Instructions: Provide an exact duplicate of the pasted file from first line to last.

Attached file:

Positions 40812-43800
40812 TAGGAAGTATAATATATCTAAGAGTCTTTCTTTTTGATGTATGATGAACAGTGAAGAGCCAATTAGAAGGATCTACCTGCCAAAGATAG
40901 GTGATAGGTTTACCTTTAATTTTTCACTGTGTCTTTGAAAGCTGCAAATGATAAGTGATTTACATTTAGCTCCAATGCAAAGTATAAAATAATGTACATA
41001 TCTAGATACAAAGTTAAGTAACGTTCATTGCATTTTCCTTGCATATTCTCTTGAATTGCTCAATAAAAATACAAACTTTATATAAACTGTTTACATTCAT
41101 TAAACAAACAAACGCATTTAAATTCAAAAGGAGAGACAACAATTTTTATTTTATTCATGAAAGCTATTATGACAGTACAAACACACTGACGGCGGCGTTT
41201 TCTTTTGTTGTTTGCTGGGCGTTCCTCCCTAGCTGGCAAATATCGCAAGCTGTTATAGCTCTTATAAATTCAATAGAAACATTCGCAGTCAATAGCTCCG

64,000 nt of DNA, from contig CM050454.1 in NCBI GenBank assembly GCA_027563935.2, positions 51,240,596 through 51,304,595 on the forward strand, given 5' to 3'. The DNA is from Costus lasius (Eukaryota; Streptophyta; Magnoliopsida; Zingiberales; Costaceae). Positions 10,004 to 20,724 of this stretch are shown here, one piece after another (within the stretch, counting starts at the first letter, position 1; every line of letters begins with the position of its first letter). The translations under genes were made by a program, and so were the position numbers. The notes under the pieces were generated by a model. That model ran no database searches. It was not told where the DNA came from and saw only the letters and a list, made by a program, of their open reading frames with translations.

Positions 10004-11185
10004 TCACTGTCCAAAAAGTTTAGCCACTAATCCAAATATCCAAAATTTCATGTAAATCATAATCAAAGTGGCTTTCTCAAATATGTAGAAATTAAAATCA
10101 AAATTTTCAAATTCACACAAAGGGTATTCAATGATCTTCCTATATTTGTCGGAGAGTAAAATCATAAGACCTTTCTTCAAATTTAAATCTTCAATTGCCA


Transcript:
Positions 40812-43800
40812 TAGGAAGTATAATATATCTAAGAGTCTTTCTTTTTGATGTATGATGAACAGTGAAGAGCCAATTAGAAGGATCTACCTGCCAAAGATAG
40901 GTGATAGGTTTACCTTTAATTTTTCACTGTGTCTTTGAAAGCTGCAAATGATAAGTGATTTACATTTAGCTCCAATGCAAAGTATAAAATAATGTACATA
41001 TCTAGATACAAAGTTAAGTAACGTTCATTGCATTTTCCTTGCATATTCTCTTGAATTGCTCAATAAAAATACAAACTTTATATAAACTGTTTACATTCAT
41101 TAAACAAACAAACGCATTTAAATTCAAAAGGAGAGACAACAATTTTTATTTTATTCATGAAAGCTATTATGACAGTACAAACACACTGACGGCGGCGTTT
41201 TCTTTTGTTGTTTGCTGGGCGTTCCTCCCTAGCTGGCAAATATCGCAAGCTGTTATAGCTCTTATAAATTCAATAGAAACATTCGCAGTCAATAGCTCCG

64,000 nt of DNA, from contig CM050454.1 in NCBI GenBank assembly GCA_027563935.2, positions 51,240,596 through 51,304,595 on the forward strand, given 5' to 3'. The DNA is from Costus lasius (Eukaryota; Streptophyta; Magnoliopsida; Zingiberales; Costaceae). Positions 10,004 to 20,724 of this stretch are shown here, one piece after another (within the stretch, counting starts at the first letter, position 1; every line of letters begins with the position of its first letter). The translations under genes were made by a program, and so were the position numbers. The notes under the pieces were generated by a model. That model ran no database searches. It was not told where the DNA came from and saw only the letters and a list, made by a program, of their open reading frames with translations.

Positions 10004-11185
10004 TCACTGTCCAAAAAGTTTAGCCACTAATCCAAATATCCAAAATTTCATGTAAATCATAATCAAAGTGGCTTTCTCAAATATGTAGAAATTAAAATCA
10101 AAATTTTCAAATTCACACAAAGGGTATTCAATGATCTTCCTATATTTGTCGGAGAGTAAAATCATAAGACCTTTCTTCAAATTTAAATCTTCAATTGCCA